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Gene Wang
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Gene Wang

A sports staff writer at The Washington Post

Doomsday for Dallas

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The Dallas Cowboys are done. Mark it down. In a season that began Super Bowl or bust, Dallas is careening toward the latter. At this rate, the Cowboys may struggle to finish 8-8, much less win their first postseason game in 12 years.

There's no other way around it after Pro Bowl quarterback Tony Romo broke his right pinkie and will be out for up to four weeks. If Romo is out for a month, his first game back would be Nov. 16 in Washington. The Cowboys couldn't beat the Redskins at Texas Stadium, and it's not likely they will win at FedEx Field with Romo fresh off an injury to his throwing hand.

Meantime, the Cowboys are turning to Brad Johnson, who has not started a game in two years. At 40, Johnson is not nearly as mobile as Romo, and he'll been under tremendous duress in at least two of the next three games when Dallas plays Tampa Bay and the New York Giants. Both those teams have aggressive defenses that thrive on pressuring the quarterback.

The scenario could not get much bleaker for Coach Wade Phillips and owner Jerry Jones, both of whom began the season seemingly with a sense of entitlement Dallas was going to the Super Bowl.

Even when Romo was on the field, the Cowboys had been playing as if they expected opponents to hand them a victory simply because of the star on their helmets. The Cowboys were no match for Washington three weeks ago -- the 26-24 final score was hardly indicative of how badly Dallas got beat in all phases.

Then Dallas struggled to beat Cincinnati. The Cowboys went ahead 17-0 but allowed the Bengals to keep it close and had to hang on against a winless team, 31-22. On Sunday, the Cowboys rallied to send their game against Arizona into overtime only to lose, 30-24, on a blocked punt recovered for a touchdown.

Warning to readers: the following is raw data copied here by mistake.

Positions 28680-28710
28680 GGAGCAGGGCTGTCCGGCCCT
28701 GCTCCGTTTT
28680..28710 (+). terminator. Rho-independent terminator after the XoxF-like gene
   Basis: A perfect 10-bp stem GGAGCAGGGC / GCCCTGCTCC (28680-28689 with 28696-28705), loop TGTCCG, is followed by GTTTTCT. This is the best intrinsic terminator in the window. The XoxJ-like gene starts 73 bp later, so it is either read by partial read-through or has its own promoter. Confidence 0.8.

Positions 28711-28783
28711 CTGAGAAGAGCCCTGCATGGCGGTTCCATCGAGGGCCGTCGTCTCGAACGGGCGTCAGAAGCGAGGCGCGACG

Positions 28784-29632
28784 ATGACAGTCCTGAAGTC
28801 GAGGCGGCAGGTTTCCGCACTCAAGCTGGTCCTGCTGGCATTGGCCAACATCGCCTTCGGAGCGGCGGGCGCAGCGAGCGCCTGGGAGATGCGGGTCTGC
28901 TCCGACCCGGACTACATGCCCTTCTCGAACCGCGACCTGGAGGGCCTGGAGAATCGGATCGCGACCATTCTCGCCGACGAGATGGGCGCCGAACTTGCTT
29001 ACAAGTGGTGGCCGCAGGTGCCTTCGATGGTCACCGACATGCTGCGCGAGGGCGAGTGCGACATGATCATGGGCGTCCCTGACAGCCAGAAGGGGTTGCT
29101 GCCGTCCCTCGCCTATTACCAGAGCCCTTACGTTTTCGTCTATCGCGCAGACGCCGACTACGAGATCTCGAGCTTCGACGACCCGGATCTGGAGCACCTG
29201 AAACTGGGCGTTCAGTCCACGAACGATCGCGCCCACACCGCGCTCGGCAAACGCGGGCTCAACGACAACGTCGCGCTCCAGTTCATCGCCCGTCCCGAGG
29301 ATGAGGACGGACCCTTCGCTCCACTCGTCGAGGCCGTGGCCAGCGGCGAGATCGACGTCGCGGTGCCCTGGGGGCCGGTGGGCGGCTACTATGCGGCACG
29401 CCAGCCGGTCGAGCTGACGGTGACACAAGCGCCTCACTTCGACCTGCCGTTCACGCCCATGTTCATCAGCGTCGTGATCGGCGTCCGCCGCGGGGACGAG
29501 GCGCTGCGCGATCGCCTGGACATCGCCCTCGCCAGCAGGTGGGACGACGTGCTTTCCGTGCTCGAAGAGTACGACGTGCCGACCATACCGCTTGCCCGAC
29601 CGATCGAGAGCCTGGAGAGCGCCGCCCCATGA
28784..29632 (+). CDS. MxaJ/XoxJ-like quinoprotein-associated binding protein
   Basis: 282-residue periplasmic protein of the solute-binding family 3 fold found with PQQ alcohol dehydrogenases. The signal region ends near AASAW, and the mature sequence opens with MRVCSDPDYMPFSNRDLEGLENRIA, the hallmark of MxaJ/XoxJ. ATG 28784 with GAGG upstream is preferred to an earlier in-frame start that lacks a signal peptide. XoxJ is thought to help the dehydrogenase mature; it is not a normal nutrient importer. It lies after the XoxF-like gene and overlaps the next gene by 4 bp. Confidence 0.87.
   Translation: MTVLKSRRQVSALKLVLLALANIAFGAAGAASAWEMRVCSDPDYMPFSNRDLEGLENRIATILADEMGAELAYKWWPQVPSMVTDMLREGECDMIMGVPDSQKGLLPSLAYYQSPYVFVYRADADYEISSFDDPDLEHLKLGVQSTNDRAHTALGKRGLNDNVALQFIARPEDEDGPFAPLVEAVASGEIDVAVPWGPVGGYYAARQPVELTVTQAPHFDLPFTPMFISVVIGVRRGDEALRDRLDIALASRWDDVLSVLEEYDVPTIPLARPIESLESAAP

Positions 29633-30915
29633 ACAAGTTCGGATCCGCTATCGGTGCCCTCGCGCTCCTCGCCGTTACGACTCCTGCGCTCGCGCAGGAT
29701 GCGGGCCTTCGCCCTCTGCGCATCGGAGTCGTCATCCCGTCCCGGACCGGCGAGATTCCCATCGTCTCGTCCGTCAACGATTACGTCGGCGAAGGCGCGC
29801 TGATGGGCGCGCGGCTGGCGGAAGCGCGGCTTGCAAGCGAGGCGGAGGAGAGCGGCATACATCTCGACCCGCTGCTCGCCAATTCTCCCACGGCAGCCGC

The loss of Romo will test Phillips's coaching acumen and the wisdom of Jones to have hired him. These are desperate times for Dallas, and players need a coach who engenders confidence. Phillips does not appear to be that guy.

The team's recent malaise underscores that lack of leadership. Many of the pundits had the Cowboys' talent rated as the best in the league, yet here they sit fortunate to be 4-2. A team with as many Pro Bowl representatives as Dallas last season shouldn't be struggling against weaker opponents, and it's a coach's responsibility to impart that mind-set into his players.

Players will not deride him for it publicly, but they know Phillips is 0-4 in the postseason. When the games count the most, he has not gotten the most out of his players. Now with the regular season perhaps set to spiral into disaster, there's no reason to think he'll be a stabilizing figure players can trust to keep the operation on track until Romo is ready to play again.

By Gene Wang  |  October 14, 2008; 1:12 AM ET  | Category:  NFL , Quarterbacks Save & Share:  Send E-mail   Facebook   Twitter   Digg   Yahoo Buzz   Del.icio.us   StumbleUpon   Technorati  
Previous: Don't Count Them Out | Next: Time For a Cowboys T.O.

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Gene,
don't you think they'll run the ball more often then not simply to take the pressure of Johnson. Granted T.O. will put the pressure right back on, but I'm not ready to sleep on Johnson.

They'll choke for other reasons (which you did already mention, Wade Phillips), but Johnson wont ruin there sesason.

Posted by: Go Skins Go | October 14, 2008 10:01 AM

I agree about Wade -- but it's not just him. The Cowboys got outcoached on Sunday -- particularly the offensive line. There are coaching problems that run deeper and broader than Wade. They need to react and respond better to new and different defensive schemes. Romo or Johnson, doesn't matter if you can run the ball and pass protect, neither of which will happen until they do a better job of game planning and motivating.

Posted by: lfietime cowboy fan | October 14, 2008 1:24 PM

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